nobaloney

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One of the disadvantages of the Plesk backup utility we've come across as a Plesk Gold Partner was the fact that it shuts down Plesk (and all internet access including mail and web access) while it runs.

We've got one client who runs his backup every night; he starts it at 11 pm PST (-0800) that time seems to work well for him.

Jeff
 

ProWebUK

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loopforever said:
I suggested tarring the user's file, reason being that the -p flag will preserve the permissions of all the tarred files..
You still get the chown problem if the file is untarred as root though i assume?

The man description simply says

-p, --same-permissions, --preserve-permissions
extract all protection information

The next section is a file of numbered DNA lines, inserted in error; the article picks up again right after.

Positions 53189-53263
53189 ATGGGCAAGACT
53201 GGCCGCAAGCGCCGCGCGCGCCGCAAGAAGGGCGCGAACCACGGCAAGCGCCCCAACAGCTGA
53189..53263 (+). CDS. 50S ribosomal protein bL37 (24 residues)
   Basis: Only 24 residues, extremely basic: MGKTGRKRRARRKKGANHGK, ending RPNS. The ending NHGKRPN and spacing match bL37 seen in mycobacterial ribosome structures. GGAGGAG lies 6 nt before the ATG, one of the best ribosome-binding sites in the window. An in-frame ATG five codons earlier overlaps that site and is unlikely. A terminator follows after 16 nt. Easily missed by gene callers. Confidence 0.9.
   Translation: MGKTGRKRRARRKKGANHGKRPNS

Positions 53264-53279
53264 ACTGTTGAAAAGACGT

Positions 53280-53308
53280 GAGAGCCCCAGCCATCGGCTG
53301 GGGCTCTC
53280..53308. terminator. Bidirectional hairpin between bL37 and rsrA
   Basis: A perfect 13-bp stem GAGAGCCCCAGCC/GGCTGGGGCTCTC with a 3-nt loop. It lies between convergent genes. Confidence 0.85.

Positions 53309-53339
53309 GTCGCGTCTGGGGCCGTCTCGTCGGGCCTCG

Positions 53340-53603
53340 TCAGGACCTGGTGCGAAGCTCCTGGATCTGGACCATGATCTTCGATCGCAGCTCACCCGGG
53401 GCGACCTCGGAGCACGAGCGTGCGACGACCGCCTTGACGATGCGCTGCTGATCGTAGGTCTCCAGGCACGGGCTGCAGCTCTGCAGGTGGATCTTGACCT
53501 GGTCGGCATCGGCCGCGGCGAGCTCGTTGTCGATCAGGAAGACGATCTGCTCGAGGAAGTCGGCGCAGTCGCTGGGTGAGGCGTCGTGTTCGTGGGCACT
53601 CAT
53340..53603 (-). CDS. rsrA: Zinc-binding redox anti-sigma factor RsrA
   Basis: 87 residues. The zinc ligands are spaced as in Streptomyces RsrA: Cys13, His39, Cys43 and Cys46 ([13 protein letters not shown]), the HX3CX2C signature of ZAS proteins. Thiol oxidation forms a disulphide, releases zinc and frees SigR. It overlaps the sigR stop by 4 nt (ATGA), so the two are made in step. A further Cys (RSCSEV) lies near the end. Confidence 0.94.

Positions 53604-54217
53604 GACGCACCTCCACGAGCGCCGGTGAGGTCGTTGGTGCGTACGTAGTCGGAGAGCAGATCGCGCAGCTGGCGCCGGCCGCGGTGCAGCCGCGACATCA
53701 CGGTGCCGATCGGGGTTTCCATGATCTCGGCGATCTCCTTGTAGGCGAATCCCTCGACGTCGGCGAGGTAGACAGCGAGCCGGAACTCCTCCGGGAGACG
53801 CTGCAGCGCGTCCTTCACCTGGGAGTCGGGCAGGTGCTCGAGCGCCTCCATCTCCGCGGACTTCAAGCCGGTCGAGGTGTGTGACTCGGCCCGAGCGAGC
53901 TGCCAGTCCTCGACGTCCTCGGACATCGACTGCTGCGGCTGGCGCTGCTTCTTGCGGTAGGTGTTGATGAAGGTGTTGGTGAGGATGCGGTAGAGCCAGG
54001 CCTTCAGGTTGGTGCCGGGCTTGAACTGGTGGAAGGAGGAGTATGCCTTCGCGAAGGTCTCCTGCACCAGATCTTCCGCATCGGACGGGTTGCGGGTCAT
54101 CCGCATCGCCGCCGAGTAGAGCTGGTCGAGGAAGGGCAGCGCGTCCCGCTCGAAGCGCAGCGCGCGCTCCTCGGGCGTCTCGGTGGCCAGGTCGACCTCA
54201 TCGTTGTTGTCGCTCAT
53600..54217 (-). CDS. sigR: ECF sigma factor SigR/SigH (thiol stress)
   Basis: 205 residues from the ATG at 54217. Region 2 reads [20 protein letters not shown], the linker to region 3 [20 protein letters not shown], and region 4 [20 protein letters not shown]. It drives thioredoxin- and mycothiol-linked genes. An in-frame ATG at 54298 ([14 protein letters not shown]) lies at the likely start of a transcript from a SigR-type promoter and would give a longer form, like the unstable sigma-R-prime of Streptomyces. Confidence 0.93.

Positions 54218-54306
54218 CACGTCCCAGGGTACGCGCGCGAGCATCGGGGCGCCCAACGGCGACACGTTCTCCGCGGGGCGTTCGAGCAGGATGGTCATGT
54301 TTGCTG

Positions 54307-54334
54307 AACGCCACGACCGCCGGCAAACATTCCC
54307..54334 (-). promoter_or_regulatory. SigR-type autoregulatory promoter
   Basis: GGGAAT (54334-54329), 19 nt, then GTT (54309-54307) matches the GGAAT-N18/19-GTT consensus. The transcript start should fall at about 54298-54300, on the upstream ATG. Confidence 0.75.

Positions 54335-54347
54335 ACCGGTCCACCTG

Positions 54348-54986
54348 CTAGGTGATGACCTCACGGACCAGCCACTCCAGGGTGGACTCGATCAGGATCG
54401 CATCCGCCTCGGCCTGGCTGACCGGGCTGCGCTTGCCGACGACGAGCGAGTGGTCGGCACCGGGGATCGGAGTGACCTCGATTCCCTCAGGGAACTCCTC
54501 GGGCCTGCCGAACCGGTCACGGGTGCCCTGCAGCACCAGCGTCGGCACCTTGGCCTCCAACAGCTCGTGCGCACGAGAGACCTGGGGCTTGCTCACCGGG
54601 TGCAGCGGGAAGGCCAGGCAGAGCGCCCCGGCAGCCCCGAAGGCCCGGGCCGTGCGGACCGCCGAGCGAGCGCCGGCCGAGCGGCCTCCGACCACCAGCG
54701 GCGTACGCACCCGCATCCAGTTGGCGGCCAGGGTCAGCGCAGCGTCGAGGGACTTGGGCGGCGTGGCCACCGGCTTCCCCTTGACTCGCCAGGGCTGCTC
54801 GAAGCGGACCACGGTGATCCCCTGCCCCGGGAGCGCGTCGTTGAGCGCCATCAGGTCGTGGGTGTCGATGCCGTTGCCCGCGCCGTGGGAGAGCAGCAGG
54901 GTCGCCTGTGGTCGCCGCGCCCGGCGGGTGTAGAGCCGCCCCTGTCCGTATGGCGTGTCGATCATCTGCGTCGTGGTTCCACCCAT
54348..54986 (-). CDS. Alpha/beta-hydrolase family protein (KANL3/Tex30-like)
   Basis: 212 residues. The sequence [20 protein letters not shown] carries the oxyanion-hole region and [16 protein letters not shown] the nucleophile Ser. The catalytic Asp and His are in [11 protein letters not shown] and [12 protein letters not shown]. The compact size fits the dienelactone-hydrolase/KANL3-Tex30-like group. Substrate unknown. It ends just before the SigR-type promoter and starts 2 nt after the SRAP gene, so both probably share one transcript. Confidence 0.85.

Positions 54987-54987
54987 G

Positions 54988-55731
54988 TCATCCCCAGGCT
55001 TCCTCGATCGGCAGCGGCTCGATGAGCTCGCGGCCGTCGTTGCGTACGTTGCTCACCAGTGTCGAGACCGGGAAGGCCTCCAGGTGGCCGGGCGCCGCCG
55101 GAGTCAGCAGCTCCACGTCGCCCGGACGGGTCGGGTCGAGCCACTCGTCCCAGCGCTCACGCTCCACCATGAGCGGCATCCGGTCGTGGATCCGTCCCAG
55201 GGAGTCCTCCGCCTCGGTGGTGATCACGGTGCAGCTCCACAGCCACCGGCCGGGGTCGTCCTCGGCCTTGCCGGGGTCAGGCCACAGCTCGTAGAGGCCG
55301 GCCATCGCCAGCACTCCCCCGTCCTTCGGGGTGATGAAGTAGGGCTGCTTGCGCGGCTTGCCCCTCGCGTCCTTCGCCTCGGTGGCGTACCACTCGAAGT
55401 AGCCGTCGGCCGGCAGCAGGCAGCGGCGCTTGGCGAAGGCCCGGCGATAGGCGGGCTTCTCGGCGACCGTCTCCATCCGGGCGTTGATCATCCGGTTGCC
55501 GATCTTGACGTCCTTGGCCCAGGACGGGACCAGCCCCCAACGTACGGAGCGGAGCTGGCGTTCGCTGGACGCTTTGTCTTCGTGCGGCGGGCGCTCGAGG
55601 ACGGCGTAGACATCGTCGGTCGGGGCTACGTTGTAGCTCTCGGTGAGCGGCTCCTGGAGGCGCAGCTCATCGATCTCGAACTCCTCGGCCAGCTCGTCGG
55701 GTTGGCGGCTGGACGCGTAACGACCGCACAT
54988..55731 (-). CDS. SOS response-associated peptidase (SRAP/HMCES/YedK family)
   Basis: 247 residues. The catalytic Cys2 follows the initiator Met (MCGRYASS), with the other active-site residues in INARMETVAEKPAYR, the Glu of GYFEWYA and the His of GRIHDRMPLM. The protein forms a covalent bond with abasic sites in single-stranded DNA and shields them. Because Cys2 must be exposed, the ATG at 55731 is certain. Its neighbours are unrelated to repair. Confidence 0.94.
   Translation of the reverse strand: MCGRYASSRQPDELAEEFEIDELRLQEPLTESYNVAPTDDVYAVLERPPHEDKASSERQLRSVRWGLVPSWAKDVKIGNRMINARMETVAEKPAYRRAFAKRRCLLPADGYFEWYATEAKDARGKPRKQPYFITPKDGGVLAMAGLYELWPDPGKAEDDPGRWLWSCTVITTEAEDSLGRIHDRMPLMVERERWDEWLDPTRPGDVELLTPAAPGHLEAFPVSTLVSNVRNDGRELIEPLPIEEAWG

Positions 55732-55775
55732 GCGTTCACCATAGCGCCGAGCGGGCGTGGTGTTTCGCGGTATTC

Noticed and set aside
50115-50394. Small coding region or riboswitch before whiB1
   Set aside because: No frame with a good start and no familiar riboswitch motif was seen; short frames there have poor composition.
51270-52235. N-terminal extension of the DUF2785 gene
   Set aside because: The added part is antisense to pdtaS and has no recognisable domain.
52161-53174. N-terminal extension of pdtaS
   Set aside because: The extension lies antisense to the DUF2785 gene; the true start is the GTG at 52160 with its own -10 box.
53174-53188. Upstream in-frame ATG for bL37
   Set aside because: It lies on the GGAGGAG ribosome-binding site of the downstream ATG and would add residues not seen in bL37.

Which for some reason, appears to me like chmod only.... or am i wrong in thinking that?

Chris
 

nobaloney

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Untar as root; the files will have the same permissions as they did on the server they were tarred on.

May I suggest that no one implement something as important as backup based on someone else's say so, but please try it yourself first on another machine, just to see if it works.

The small amount you'll pay for a temporary license for one month for another machine will be well worth it.

Jeff
 

loopforever

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jlasman said:
Untar as root; the files will have the same permissions as they did on the server they were tarred on.
Jeff hit the nail on the head. You won't lose ownership of files as long as root tars and untars them. But, -p is still critical, otherwise your permissions will get fscked up :p.
 

ProWebUK

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loopforever said:
But, -p is still critical, otherwise your permissions will get fscked up :p.
I figured the -p would hold the chmod permissions, but as you stated, 'ownership' isn't always what you would call permissions, which is why i was asking. Usually when root puts a file somewhere, it gets root ownership.

Chris